WEST HOLLYWOOD, Calif. — It’s Friday, Dec. 27, 2019, two days after Christmas. It’s hovering in the mid-60s outside. We’re in West Hollywood, Calif., where a modern-day, Southern California sun-tinted version of a Norman Rockwell painting plays out every morning at 470 N. La Cienega Blvd.
We’re at Norms, and the people are hungry.
What’s on the menu? Pretty much everything. We’re at Norms, buddy. There are around 150 different menu items.
The Clubhouse is a classic: a triple-decker sandwich constructed of white bread and strata of turkey, bacon, lettuce and tomato. A T-bone steak and fried shrimp for dinner? Of course. How do you want that cooked? If you want a classic meatloaf lathered in gravy, you can have that too (or just make it at home).
But if you’re like most, you’re here for breakfast. Two eggs, ham, two strips of bacon, two links of sausage, hash browns and hotcakes will set you back ... $8.99.
Breakfast at a diner is comforting. The meal, the setting, the people and the experience are all reliable. It’s why actor Peter Stormare has been coming here for 22 years. His weekly breakfast at Norms includes three eggs, home fries and four strips of bacon.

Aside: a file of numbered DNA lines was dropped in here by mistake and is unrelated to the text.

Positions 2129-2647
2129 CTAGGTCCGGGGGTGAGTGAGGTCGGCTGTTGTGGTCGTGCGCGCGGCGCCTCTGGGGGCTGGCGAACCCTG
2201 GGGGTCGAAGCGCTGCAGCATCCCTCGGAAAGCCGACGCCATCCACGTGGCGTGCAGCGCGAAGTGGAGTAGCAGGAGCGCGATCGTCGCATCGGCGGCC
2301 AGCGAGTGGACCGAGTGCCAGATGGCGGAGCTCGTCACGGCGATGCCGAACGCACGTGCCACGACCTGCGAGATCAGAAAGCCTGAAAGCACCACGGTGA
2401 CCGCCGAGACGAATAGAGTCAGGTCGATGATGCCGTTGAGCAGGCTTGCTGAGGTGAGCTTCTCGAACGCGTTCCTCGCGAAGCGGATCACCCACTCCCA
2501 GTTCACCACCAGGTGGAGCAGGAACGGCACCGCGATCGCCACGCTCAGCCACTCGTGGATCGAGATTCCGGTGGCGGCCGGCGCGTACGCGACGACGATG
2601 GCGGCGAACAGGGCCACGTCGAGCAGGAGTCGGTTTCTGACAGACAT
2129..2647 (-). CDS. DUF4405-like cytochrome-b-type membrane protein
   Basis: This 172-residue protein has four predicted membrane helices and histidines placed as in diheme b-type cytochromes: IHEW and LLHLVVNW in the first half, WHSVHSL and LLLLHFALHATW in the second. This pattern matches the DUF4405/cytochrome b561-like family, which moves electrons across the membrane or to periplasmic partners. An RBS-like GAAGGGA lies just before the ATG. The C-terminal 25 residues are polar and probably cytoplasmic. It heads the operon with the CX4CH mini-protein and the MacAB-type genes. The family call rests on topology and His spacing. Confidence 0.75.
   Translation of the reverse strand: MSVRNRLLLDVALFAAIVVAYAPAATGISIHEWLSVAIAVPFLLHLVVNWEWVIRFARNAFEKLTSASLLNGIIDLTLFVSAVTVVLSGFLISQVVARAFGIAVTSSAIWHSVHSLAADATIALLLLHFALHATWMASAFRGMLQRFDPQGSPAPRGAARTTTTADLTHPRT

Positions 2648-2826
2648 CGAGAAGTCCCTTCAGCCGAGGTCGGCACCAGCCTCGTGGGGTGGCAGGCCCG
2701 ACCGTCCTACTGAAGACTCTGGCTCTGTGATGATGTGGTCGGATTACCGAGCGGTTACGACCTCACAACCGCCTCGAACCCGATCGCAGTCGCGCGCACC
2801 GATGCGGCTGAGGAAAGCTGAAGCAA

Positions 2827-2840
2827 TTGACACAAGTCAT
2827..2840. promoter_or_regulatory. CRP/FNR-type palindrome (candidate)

“It’s pretty much always the same here and I think that’s what people like about Norms,” Stormare said.
Smiling beside Stormare is Ruthie Krocker. She’s been a waitress at Norms for 44 years. Her name tag reads “Mama Ruthie.” As Jenn Harris writes, “This is the face you want to see first thing in the morning.”
Genaro Molina is an award-winning staff photographer for the Los Angeles Times. He has worked in journalism for more than 35 years starting at the San Francisco Chronicle. Molina has photographed the life and death of Pope John Paul II, the tragedy of AIDS in Africa, the impact of Hurricane Katrina, and Cuba after Castro. His work has appeared in nine books and his photographs have been exhibited extensively including at the Smithsonian Institute and the Annenberg Space for Photography.